This was easy and it made enough for several go arounds along with leftovers which I vac packed and put in the freezer for when the need arises.

I personally believe a vacuum sealer should be standard equipment in any kitchen along with an accurate scale.
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Post Options Post Options   Thanks (0) Thanks(0)   Quote pitrow Quote  Post ReplyReply Direct Link To This Post Posted: 15 May 2018 at 10:36
What do you use for the vertical spit?
Mike
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Post Options Post Options   Thanks (0) Thanks(0)   Quote gracoman Quote  Post ReplyReply Direct Link To This Post Posted: 15 May 2018 at 15:05
You don't really need a vertical spit.  See the recipe by Serious Eats in my original post for the loaf pan method.  A rotisserie would also work and probably work better.

If you want to try a vertical spit you can easily make one out of pineapple and a stick

I bought one for presentation and because I know I'll be using it again for al pastor as well as gyro and donair meat.  Look here for a 10' and here for an 8" if you want to buy one.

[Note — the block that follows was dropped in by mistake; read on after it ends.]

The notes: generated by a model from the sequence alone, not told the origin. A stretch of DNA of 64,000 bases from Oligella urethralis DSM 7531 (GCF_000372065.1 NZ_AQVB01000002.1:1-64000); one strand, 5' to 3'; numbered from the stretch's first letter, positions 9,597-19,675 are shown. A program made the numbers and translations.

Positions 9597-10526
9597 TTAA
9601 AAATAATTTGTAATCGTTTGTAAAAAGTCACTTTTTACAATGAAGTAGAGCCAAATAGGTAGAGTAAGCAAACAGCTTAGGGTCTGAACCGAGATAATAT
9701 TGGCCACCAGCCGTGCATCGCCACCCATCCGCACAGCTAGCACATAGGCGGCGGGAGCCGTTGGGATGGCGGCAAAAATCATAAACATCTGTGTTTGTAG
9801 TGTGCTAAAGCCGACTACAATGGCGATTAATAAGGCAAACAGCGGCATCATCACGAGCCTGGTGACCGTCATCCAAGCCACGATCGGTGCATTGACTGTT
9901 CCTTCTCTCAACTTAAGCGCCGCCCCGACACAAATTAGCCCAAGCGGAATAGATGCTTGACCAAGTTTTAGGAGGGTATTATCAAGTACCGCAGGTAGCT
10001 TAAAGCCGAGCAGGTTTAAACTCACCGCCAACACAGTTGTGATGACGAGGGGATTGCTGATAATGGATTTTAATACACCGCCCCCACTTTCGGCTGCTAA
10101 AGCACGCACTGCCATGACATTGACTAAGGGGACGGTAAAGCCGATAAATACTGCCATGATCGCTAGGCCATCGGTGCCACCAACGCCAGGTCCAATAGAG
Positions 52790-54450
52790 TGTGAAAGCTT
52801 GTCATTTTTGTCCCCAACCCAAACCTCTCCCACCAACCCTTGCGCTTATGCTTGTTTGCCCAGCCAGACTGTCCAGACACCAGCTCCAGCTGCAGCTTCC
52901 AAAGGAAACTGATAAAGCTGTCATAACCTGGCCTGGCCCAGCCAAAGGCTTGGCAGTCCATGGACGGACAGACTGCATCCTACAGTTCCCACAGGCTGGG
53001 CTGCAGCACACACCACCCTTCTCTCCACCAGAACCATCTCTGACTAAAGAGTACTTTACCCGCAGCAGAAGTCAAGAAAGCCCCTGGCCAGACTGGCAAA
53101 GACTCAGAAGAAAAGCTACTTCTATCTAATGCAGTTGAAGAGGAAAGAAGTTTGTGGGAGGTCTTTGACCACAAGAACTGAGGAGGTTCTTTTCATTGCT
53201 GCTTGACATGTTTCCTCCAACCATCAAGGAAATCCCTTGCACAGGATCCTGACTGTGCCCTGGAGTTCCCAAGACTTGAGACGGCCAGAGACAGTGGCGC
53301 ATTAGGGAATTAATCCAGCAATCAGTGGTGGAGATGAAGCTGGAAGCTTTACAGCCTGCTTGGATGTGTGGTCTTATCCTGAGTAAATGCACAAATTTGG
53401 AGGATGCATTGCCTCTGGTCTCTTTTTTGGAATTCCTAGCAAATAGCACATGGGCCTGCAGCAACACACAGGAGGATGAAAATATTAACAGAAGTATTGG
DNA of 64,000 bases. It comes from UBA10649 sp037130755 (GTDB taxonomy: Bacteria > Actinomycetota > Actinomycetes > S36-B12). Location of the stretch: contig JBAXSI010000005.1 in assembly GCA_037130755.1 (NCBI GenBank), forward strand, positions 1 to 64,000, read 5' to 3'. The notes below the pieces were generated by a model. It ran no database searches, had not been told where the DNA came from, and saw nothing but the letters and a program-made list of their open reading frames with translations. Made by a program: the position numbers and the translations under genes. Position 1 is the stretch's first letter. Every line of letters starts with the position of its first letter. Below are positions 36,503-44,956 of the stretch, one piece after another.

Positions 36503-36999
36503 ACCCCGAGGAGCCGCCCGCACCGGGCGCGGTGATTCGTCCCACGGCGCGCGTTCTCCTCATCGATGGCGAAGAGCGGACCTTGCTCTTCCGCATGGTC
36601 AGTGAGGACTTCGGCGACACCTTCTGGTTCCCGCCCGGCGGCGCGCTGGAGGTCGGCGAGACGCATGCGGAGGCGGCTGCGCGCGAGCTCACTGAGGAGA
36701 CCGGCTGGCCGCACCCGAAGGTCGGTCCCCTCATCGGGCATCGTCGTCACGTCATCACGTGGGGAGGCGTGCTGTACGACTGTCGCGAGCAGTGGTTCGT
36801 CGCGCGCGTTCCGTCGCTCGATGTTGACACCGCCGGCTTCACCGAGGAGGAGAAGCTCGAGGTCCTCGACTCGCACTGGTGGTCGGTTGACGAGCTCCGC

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Post Options Post Options   Thanks (0) Thanks(0)   Quote TasunkaWitko Quote  Post ReplyReply Direct Link To This Post Posted: 09 July 2018 at 11:02
You set the bar pretty high with this one, gMan - great job!

Is the recipe for the adobo that you used the same as the recipe in the video? I really like the look of it.

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Post Options Post Options   Thanks (1) Thanks(1)   Quote gracoman Quote  Post ReplyReply Direct Link To This Post Posted: 09 July 2018 at 17:38
Yes, I did use the video adobo.  I liked the look of it too!